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Protect Yourself from Unscrupulous Collection Agencies

September 24, 2013, by Law Offices of James V. Sansone

debt-collectors.jpgAre you being hounded by debt collectors? Did you know that you have rights that can protect you from unscrupulous collection agencies?

A San Francisco federal judge recently approved a preliminary $3.2 million settlement in a class action lawsuit involving a private debt collector who posed as a district attorney in an attempt to collect $20 million from overburdened and scared consumers.

Case Summary

Corrective Solutions, the debt collector in this case, contracted with district attorneys to collect on bounced checks. Then the company targeted consumers with a history of bounced checks.

Corrective Solutions sent the consumers letters on phony district attorney letterhead, threatened them with jail time, and suggested that collection fees of up to $200 would be applied to each check that had bounced.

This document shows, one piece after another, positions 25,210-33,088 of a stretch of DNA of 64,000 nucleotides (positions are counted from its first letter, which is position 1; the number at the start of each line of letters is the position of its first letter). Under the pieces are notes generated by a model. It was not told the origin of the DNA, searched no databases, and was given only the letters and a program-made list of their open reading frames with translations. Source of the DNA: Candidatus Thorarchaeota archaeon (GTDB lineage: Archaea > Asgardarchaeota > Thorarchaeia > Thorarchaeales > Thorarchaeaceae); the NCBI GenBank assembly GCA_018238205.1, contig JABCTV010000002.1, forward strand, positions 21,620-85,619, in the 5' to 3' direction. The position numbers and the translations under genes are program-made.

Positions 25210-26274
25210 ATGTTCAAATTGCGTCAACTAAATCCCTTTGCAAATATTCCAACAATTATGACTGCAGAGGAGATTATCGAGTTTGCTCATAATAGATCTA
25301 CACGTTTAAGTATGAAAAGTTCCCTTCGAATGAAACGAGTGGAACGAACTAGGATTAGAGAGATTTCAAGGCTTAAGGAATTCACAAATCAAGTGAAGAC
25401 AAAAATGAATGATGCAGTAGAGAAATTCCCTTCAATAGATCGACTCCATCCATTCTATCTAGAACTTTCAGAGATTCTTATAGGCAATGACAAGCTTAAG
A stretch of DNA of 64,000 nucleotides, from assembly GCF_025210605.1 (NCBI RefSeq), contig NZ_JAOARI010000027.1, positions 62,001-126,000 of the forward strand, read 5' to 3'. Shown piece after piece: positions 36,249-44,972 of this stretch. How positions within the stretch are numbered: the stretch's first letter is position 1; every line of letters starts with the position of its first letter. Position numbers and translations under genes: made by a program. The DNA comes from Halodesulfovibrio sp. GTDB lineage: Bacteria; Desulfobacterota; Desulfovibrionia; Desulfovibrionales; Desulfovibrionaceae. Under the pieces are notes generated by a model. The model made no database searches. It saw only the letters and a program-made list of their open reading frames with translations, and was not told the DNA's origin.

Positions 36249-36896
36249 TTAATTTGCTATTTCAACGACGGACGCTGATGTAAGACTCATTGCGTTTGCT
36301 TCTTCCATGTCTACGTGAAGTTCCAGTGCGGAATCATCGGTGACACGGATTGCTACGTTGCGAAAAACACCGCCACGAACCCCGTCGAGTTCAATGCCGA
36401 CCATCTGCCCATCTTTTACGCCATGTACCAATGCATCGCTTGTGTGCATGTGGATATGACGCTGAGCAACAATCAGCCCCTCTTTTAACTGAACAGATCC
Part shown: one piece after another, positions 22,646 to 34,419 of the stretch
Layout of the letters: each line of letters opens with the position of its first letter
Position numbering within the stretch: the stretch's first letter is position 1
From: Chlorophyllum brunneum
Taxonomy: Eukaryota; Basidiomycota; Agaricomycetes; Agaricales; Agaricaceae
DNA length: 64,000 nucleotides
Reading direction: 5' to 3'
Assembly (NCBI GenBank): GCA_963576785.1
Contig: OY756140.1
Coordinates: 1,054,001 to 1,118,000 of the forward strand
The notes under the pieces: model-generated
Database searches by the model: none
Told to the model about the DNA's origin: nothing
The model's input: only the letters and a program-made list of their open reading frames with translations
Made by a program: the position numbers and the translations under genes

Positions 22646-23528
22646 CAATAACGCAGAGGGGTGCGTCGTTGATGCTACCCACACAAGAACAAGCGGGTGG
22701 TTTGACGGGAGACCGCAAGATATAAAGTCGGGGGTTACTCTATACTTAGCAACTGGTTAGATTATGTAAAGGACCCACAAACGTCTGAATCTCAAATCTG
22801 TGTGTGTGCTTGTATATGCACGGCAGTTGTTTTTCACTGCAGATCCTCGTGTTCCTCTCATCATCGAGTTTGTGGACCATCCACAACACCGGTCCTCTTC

The debt collector lost his case when a preliminary settlement was reached earlier this month. A final hearing on the settlement is scheduled for January 2014.

This wasn't the first time Corrective Solutions had to deal with unhappy consumers and the justice system. Corrective Solutions was previously called National Corrective Group, Inc., which filed for Chapter 11 Bankruptcy four years ago to avoid four class action lawsuits in several states.

How Can You Protect Yourself from Agencies Like Creative Solutions?